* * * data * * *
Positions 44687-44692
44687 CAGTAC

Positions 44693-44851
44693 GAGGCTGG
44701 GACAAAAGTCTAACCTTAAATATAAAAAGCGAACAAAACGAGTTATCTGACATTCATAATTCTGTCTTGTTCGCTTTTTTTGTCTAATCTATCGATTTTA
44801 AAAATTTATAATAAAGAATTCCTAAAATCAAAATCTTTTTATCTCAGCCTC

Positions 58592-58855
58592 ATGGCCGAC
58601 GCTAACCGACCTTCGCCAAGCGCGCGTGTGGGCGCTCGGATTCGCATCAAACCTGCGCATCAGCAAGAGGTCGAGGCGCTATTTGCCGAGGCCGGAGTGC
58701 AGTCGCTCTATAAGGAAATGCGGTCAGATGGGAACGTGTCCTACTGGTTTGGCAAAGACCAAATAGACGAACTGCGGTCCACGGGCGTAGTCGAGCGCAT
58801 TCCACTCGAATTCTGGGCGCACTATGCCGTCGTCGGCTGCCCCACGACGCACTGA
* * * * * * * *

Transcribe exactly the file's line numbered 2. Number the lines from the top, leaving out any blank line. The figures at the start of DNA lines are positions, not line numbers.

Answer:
44687 CAGTAC